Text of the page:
Cranton voted Inverness warden, MacIsaac named deputy warden

District 2 councillor was sworn-in as a councillor, then after being elected, took the oath of office as warden in a ceremony on November 5 in Judique.

JUDIQUE: The new council for the Municipality of the County of Inverness took their seats and chose the warden and deputy warden.

District 1 councillor Laurie Cranton was elected the warden and district 3 councillor Bonny MacIsaac was acclaimed the deputy warden following a swearing-in ceremony for the new council tonight at the Judique Community Centre.

Photos by Jake Boudrot
Although nominated for warden, district 6 councillor Catherine L. Gillis (at the podium) declined the nomination.

After district 6 councillor Catherine Gillis declined a nomination for warden by Cranton, Gillis then nominated Cranton, who accepted the nomination, to applause from the crowd.

District 4 councillor John MacLennan nominated district 1 councillor Alfred Poirier, which was seconded by MacIassac, resulting in a secret ballot vote, which Cranton won.

District 1 councillor Alfred Poirier was nominated to be warden but lost in a vote to district 2 councillor Laurie Cranton.

In reacting to his win, the second term councillor noted this year’s “special council” of three women and three men.

“I probably have a different approach from years past. I’m looking for a team approach where we all work together. We need to be honest and transparent. We need to consider the common good for Inverness County,” he went on. “Decisions should be made in the best interests of the municipality and the respective districts. We need trust, confidentiality when required, and work towards visions. We need to show empathy, respect for others and work as a council, not in individual silos. Show respect for staff and work with staff through our CAO.”

District 3 councillor Bonny MacIsaac was acclaimed as deputy warden during last Thursday’s ceremony in Judique.

After the new warden took his oath office, MacLennan nominated Bonny MacIsaac to be deputy warden, which was seconded by Lynn Chisholm.

Once MacIsaac accepted the nominations, and no other names were nominated, she was then acclaimed to the position.

Although this is her first time on council, MacIsaac said she is ready for the challenge.

“I’ve been on numerous committees, more than I could ever count, I’ve organized more than I can count events, I think I’m up to this,” she told The Reporter. “I believe we have a great council, we have a great balance and I’m really looking forward to see what we can accomplish.”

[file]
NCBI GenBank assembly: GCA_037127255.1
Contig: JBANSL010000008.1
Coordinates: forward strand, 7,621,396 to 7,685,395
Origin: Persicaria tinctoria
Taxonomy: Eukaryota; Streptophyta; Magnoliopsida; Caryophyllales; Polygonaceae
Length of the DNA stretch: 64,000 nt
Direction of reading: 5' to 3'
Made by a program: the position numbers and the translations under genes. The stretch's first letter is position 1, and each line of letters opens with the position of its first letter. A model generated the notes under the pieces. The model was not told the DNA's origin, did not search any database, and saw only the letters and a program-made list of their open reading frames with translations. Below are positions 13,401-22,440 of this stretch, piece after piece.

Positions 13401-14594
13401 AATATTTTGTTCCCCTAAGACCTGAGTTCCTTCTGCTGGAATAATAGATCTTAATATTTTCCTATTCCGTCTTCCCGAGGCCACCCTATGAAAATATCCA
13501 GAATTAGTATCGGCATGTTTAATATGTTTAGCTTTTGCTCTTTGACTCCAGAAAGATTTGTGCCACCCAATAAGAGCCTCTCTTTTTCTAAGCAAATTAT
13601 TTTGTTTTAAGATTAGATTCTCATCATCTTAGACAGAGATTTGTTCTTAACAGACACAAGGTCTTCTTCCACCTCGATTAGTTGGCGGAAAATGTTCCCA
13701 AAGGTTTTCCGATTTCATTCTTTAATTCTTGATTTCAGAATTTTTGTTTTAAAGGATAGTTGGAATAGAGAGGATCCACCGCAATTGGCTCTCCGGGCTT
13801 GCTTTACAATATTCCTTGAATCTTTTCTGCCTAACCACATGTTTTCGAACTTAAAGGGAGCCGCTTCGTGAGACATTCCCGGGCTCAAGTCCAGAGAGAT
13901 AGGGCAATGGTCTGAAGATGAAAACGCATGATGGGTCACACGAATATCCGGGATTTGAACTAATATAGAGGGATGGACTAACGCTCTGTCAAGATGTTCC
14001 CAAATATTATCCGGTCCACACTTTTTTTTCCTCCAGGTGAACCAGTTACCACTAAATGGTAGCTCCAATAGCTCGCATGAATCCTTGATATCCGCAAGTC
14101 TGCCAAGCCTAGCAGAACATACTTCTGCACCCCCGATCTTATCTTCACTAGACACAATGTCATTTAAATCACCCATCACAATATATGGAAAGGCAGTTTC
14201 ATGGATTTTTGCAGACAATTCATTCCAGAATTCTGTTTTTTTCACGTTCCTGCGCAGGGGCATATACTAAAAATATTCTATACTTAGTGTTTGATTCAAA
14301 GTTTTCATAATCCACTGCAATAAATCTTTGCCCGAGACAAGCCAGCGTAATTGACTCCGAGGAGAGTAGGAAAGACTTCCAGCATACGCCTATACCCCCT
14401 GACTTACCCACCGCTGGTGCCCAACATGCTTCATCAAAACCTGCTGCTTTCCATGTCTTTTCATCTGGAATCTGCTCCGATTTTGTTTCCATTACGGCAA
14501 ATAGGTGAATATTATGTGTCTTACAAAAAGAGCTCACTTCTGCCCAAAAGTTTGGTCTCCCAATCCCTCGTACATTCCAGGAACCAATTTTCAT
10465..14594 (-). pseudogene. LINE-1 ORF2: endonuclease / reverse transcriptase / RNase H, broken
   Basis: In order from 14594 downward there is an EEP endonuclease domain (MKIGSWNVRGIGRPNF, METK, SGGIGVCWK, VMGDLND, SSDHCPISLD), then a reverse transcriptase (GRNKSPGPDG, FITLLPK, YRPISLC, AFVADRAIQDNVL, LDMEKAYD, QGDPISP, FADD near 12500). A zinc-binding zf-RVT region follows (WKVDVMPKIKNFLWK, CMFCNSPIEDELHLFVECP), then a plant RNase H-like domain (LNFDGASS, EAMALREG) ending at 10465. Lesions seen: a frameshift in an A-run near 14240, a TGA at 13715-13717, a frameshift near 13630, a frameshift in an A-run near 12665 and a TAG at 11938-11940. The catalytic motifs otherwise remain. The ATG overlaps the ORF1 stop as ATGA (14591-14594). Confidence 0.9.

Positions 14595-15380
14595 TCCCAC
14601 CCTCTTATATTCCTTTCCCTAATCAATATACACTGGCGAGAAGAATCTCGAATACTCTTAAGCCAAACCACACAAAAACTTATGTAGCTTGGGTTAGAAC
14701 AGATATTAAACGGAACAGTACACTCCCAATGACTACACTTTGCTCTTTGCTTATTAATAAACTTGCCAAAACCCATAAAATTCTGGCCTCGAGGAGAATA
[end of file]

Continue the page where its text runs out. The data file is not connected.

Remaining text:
MacIsaac said infrastructure is at the top of her list, notably water and sewer upgrades in the village of Inverness.

“We’ll be looking at how we can make it more feasible to fix as we’re paving,” she noted. “Next year there’s a big paving project coming through Inverness, we’re going to be looking at replacing the aging infrastructure as we go along while we’re paving.”

District 5 councillor Lynn Chisholm defeated former warden Betty Ann MacQuarrie to punch her ticket on council.

The new warden agreed that infrastructure is a top priority.

“I think we need to be looking at our water and sewer systems that we’re already involved in, that’s an important and large expense to the municipality. I think there’s a real need to push for better Internet and cellular services through much of the municipality,” Cranton noted. “Another thing we need to be looking at doing is a risk management assessment for all of our various departments and stuff. It’s a thing that all good bodies and boards should be doing to look at where the priorities really lie as far risk does and things like that. So we can better manage our systems and spend our money where it’s needed.”

Over the long-term, helping mitigate the economic impacts of the global pandemic is another item on the list.

“Businesses and our industries are going to need support as they come back on stream,” he added. “We’ve been very fortunate so far, long-term we have some very vibrant industries in the fishing, forestry, tourism and we have to make sure that there’s places for people to work and raise their families here and have the supports that they need. I think developing the communities in that way, with the tools they need like good Internet and cell service, and those things, and other supports are where we need to go.”

District 4 councillor John MacLennan was the lone incumbent re-elected in the October 17 election.